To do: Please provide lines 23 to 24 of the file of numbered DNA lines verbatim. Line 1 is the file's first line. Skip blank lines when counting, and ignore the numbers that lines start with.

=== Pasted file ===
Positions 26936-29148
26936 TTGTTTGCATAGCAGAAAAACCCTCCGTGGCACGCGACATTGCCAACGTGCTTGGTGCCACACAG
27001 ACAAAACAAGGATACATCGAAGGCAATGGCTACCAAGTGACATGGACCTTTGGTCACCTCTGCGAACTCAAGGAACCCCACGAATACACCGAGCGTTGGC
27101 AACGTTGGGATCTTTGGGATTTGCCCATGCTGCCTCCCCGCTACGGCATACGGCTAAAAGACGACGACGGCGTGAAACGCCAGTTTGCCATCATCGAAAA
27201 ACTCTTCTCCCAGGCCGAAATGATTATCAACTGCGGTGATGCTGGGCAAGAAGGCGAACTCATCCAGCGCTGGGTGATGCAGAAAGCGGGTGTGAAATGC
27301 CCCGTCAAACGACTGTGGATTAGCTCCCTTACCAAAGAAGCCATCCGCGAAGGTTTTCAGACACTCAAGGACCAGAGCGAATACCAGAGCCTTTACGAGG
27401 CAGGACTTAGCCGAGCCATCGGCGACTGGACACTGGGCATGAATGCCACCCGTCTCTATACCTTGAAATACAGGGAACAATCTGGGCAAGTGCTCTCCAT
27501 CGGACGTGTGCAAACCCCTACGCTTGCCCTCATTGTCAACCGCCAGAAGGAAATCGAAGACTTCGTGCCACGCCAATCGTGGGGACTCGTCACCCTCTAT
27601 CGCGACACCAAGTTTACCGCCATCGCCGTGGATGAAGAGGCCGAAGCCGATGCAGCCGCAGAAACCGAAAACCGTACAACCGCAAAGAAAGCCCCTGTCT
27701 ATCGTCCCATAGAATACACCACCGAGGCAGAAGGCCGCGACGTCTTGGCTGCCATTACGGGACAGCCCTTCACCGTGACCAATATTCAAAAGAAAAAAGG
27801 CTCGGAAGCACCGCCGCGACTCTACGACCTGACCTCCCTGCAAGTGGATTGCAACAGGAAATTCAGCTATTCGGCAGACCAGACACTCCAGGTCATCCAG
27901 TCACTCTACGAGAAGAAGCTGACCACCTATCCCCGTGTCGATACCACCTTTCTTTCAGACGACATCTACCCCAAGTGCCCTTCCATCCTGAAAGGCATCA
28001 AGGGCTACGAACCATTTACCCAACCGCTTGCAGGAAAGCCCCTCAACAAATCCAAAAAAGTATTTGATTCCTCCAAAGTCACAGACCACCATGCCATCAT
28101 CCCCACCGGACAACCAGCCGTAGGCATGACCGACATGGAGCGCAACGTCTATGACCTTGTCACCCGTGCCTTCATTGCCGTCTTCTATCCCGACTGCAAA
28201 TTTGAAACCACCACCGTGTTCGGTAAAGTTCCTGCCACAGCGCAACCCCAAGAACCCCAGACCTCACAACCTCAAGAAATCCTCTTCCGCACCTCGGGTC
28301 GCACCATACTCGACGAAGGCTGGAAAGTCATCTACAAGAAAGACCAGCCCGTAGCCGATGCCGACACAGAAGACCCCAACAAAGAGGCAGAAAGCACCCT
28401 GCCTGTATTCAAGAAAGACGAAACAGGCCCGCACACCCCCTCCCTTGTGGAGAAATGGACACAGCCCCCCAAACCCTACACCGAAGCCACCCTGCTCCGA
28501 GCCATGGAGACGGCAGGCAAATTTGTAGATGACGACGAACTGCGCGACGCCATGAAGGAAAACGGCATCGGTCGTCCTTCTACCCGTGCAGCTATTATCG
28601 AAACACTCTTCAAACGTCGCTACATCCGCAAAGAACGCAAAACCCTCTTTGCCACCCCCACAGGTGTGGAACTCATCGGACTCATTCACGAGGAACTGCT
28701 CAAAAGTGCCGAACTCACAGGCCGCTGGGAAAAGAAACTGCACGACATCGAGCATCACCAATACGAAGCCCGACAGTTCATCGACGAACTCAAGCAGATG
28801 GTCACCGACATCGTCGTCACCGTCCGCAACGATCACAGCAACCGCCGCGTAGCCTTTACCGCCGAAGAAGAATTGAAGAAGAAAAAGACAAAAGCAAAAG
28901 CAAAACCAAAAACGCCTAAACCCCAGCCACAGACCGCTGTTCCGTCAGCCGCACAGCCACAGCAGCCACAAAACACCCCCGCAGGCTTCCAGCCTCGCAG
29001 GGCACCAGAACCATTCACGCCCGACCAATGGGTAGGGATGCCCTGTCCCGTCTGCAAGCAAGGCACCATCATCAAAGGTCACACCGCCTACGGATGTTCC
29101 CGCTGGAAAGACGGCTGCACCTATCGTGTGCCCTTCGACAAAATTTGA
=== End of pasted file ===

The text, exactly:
29001 GGCACCAGAACCATTCACGCCCGACCAATGGGTAGGGATGCCCTGTCCCGTCTGCAAGCAAGGCACCATCATCAAAGGTCACACCGCCTACGGATGTTCC
29101 CGCTGGAAAGACGGCTGCACCTATCGTGTGCCCTTCGACAAAATTTGA